So those of you that happened by yesterday will have noticed that I mentioned these totes that were ALL Rhonda's fault...  You see it started like this - Rhonda is currently hosting quarter 2 of her Finish Along, which I signed up for the other day.  One of my commitments for this quarter was to use up the orphaned blocks from FPPFTT, so I was casting around for a purpose for block #2.  I'd had in mind for some time to somehow add it to a market bag/book bag/tote but hadn't pinned down exactly how, and then the Zakka Style Sew Along came up.  I was looking through the book for it and debating about pattern #1, the Zig Zag Tote, when I realised that the zig zags are actually only on one side.  Hmm, maybe scope to pop a co-ordinating block on the back then?  And of course I need something for my Fat Quarterly Retreat sample swap, so 4 of them it was...



I will confess now I changed a few lot of things, in fact it might be easier to just tell you what I kept!  

I kept:

  • The external dimensions 
  • The zig zags, including construction 
  • The quilting (kinda)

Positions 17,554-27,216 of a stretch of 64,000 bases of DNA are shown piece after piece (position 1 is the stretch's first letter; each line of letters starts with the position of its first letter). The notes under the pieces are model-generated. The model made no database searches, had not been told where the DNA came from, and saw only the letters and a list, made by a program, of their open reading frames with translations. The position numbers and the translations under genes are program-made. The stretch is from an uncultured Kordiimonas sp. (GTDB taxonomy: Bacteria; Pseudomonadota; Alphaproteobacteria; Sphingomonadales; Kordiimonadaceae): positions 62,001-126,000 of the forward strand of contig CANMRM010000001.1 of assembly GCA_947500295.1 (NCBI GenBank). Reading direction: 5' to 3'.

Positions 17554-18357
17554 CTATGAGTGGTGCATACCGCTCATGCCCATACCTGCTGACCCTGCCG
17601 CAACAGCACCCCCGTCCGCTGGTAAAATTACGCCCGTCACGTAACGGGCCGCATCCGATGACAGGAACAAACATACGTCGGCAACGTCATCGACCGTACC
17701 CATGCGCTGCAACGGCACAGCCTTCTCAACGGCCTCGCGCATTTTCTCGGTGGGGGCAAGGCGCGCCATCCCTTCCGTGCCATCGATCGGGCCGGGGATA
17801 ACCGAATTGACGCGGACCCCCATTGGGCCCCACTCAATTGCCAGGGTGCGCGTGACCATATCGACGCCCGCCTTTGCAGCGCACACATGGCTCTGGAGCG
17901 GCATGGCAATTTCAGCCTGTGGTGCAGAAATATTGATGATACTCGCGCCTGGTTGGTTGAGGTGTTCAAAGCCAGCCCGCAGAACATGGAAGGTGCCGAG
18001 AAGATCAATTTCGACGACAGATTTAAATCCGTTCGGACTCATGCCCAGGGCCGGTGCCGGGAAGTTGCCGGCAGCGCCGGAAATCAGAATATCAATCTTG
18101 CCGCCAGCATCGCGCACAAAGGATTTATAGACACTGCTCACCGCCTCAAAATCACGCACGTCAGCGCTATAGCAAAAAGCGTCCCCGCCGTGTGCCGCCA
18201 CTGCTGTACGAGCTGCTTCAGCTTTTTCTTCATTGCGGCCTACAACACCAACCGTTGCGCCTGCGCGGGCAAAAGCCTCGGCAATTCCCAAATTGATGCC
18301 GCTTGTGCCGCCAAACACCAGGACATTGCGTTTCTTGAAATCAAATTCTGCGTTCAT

After that I:

  • Changed the quilting base - I didn't have enough of the single sided fusible fleece I usually use for bags, so I used a slightly thinner double sided fusible fleece that I have tons of, and used an Ikea muslin for the other side 
  • Reduced the dimensions on the fusible fleece by 1" in both height and width to leave bulk-free seam allowances
  • Added a back pocket on the outside for the block.  For this I determined how big I wanted my pocket to be, and pieced on a top, bottom and sides in linen to bring it up to size, including the 1/2" seam allowance.  I had to add another round of the fusible fleece set up, and a lining piece too. 
  • Got rid of the inner pocket as I now had an outer one anyway 
  • Changed the strap construction - I'm not a fan of tube turning at the best of times, but anyway, I didn't have enough of the feature fabrics to be able to do the linen one side and cotton the other.  With linen being so friable I ended up cutting a 6" x WOF strip and halving it to get the 2 handles for each bag.  Each piece was folded in half and pressed, then opened out and the sides folded in to the crease, and pressed again.  I then stitched down the open side and on the opposite side to make it come out even.